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09/15/2003 Archived Entry: "The World According to Halliburton"

Mark Fiore's latest animation "A Nation Remembers" is worth checking out. As is David Horsley's bitter/funny cartoon "I feel like LBJ".

David Firestone writes in the New York Times, "When President Bush informed the nation last Sunday night that remaining in Iraq next year will cost another $87 billion [on top of the $79 billion Congress already approved], many of those who will actually pay that bill were unable to watch. They had already been put to bed by their parents." (BTW, the passing of massive debt onto the shoulders of today's children is also the theme of Scott Carlson's latest cartoon "The Fantasy and the Reality.") So far, Afghanistan and Iraq have cost the US $166 billion -- and this is only the _unhidden_ cost, not the subtle ones like dislocation of the workforce now serving in Iraq and the impoverishment of their familiess, the loss of jobs domestically due to rising taxes and ensuing business bankruptcies... Today's children are being burdened with staggering debt, mind you, not in order to rebuild the crumbling infrastructure of their own nation but to rebuild Iraq, with companies like Halliburton (Cheney's-former-corp) receiving sweetheart contracts for which no competitive bids are taken, including a US Army Corps of Engineers contract worth nearly $950-million to rehabilitate Iraq's oil fields. At last count, Halliburton's "expenses" were up to $2 billion. For a broader perspective on how much Halliburton is swilling at the public trough, see Mother Jones' fascinating "The World According to Halliburton" which allows you to click on a globe to see precisely where Halliburton is spending tax money. Cheney claims that he severed all financial ties with Halliburton when he became VP but, according to the Guardian, "Halliburton...is still making annual payments to its former chief executive, the vice-president Dick Cheney. The payments, which appear on Mr Cheney's 2001 financial disclosure statement, are in the form of "deferred compensation" of up to $1m (600,000) a year." And, so, for corporate profit and neo-con State-building, the US may well drive the world economy into a depression. Even in the small shops of the rural Canadian town near which I live, people are not chatting about the weather but about the American stock market, the US tax-cuts, Bush's unparalleled deficit... Whither goes the States economically, so goes Canada...and much of the world. Britain is already reeling from the news that the military bill for the war and its aftermath will rise by 1billion to 4.5billion, and might well throw England "off course" economically.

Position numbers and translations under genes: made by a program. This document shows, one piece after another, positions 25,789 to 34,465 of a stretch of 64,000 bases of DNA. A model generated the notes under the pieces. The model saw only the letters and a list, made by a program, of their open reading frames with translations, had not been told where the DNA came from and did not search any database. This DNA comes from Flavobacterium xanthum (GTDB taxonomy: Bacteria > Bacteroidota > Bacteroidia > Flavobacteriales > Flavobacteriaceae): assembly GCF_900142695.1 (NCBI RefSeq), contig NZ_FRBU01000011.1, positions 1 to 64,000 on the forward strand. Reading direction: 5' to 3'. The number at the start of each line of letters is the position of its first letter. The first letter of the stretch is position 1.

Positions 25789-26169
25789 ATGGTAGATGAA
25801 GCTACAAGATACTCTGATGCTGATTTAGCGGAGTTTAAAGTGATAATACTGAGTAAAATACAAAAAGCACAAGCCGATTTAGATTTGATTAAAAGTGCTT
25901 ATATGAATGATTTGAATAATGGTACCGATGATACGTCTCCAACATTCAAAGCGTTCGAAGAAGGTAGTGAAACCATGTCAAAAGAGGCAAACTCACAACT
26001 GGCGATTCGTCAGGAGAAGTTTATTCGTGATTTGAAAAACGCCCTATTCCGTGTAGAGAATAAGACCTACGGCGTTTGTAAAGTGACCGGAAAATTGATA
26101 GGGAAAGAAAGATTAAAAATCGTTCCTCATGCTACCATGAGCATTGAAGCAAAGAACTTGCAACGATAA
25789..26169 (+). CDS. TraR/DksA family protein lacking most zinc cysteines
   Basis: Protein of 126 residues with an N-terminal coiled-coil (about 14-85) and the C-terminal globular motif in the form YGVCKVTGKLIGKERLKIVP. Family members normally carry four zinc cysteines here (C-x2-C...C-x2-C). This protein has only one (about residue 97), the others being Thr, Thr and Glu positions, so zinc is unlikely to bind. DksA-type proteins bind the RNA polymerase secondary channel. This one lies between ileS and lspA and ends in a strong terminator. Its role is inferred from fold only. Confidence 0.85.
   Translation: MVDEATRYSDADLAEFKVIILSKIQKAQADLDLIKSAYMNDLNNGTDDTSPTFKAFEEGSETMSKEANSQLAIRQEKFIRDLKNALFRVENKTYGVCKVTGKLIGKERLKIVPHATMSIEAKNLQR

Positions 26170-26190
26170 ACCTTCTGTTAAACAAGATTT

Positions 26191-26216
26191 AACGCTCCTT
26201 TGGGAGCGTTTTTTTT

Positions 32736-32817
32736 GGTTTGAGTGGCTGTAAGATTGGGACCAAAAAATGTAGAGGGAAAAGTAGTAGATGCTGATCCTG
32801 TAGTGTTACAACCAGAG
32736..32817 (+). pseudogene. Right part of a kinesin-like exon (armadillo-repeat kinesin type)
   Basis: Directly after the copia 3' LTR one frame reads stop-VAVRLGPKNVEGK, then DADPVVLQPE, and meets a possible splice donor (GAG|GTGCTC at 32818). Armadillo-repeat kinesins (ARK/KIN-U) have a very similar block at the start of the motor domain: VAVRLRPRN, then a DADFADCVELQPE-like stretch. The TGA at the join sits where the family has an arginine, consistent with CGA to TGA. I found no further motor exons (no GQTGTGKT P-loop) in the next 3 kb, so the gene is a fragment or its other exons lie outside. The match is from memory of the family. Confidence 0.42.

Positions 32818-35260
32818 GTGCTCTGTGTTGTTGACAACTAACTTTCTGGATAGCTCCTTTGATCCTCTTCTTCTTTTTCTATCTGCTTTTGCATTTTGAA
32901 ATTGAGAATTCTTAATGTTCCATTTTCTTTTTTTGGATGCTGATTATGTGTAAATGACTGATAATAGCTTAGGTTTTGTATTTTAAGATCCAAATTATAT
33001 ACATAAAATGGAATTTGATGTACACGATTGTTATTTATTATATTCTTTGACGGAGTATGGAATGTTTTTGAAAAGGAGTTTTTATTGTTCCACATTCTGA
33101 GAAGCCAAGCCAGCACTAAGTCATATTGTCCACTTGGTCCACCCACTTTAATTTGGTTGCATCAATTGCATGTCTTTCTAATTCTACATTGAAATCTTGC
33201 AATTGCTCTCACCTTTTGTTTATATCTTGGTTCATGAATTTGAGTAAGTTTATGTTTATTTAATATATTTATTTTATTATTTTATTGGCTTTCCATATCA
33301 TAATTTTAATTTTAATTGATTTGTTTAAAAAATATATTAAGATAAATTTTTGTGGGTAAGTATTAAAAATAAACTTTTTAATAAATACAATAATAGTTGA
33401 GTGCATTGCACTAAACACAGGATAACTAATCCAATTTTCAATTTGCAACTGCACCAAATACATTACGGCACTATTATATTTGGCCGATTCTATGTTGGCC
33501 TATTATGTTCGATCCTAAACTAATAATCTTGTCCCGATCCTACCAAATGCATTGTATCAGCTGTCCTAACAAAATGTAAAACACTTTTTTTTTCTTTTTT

Meanwhile, there are already rumblings that more money will be required. "Asked on NBC's Meet the Press if that would be the final such request, Cheney replied: 'I can't say that. It's all we think we'll need for the foreseeable future, for this year.' On CBS' Face the Nation...Rumsfeld wouldn't go even that far. He said consultations are under way with lawmakers, and how long the $87 billion will last has not been determined." Today, in a rare TV interview, Cheney unconditionally defended US policy and decision in Iraq, rising fatalities, a failure to find illegal weapons, and a higher-than-expected request for another $87 billion. The only evidence or argument that stands a chance of penetrating the Bush administration's insane commitment to neocon goals is the voice of the voting public which, fortunately, is speaking out at last. In the latest poll six in 10 people oppose the additional $87 billion with almost nine in 10 saying they're concerned the United States is going to get bogged down in a long peacekeeping mission in Iraq. Nevertheless, Bush's job approval rating remained at 58 percent. Frankly, whatever happens in the public polls, the economic die is cast.

I offer you my best wishes,

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